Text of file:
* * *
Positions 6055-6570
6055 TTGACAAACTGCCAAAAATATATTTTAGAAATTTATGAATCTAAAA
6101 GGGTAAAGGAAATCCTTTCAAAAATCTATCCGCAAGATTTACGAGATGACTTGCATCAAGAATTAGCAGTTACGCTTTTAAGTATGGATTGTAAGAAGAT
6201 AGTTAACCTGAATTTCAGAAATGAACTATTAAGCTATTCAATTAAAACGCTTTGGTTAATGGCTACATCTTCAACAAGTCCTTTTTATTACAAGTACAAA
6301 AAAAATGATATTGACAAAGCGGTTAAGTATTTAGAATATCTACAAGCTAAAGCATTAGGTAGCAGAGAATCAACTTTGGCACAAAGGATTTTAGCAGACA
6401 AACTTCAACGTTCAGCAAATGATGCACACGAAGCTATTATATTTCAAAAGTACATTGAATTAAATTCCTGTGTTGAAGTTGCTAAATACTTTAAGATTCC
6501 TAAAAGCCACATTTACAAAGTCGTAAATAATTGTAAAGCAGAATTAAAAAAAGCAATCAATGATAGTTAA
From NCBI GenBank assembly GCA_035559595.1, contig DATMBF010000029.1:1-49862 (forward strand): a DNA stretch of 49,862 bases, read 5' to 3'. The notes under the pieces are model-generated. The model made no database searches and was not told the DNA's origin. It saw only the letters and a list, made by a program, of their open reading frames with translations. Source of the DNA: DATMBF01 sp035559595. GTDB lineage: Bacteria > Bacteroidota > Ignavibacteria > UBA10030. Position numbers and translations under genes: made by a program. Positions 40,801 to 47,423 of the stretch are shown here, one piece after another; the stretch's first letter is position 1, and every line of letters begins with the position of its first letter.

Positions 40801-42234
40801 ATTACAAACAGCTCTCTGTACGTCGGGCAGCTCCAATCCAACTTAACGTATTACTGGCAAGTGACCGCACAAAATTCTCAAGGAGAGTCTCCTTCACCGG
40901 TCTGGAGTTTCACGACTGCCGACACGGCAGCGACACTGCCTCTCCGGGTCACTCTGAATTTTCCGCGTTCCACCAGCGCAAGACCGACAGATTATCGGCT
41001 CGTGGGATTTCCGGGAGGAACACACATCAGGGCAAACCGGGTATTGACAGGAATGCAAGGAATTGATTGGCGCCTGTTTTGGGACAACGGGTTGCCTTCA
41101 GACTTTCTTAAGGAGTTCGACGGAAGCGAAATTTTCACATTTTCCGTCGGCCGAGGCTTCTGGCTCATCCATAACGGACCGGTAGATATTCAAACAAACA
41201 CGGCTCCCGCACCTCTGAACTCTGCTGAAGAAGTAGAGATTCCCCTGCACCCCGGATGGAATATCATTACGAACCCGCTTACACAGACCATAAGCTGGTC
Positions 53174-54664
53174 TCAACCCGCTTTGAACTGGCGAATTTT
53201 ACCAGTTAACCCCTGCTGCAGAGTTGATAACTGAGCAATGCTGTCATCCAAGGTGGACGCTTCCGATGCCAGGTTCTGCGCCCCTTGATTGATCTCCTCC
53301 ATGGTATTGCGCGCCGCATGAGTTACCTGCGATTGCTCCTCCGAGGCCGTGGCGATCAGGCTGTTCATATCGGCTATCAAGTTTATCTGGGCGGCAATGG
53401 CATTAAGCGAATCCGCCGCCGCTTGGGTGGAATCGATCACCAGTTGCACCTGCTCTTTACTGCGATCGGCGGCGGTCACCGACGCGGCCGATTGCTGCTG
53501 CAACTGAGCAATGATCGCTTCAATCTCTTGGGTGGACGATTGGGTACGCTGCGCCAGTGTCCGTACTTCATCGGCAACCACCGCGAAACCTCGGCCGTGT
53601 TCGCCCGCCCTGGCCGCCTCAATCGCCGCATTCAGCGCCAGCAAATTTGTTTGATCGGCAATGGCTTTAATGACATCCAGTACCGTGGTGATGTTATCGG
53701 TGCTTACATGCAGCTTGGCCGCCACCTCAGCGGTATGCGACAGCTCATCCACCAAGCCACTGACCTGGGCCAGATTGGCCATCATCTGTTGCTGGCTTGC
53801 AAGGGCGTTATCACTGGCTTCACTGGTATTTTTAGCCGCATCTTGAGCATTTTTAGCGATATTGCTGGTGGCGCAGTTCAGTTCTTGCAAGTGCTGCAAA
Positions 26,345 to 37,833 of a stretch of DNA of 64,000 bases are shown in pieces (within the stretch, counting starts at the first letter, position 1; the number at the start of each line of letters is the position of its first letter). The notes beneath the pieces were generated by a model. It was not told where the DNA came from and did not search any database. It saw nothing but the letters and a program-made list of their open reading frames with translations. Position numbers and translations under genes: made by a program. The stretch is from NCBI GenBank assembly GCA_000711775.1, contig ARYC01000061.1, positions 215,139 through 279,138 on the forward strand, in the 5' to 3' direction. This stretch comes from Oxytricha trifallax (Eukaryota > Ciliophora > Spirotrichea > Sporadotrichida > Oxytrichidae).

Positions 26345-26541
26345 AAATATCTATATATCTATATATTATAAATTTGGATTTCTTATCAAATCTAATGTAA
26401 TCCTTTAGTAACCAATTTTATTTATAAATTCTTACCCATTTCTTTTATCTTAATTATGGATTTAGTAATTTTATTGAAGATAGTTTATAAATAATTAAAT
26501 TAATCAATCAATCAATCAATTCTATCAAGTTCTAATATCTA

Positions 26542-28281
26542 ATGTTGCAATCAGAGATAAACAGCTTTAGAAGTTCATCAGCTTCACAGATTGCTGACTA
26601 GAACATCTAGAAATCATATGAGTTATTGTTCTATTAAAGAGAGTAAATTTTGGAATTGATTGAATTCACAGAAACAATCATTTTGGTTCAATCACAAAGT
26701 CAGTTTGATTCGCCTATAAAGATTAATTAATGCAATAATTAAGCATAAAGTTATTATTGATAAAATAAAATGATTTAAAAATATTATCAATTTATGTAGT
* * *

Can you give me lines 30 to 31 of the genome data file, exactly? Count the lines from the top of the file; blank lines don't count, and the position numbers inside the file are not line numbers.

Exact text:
26542 ATGTTGCAATCAGAGATAAACAGCTTTAGAAGTTCATCAGCTTCACAGATTGCTGACTA
26601 GAACATCTAGAAATCATATGAGTTATTGTTCTATTAAAGAGAGTAAATTTTGGAATTGATTGAATTCACAGAAACAATCATTTTGGTTCAATCACAAAGT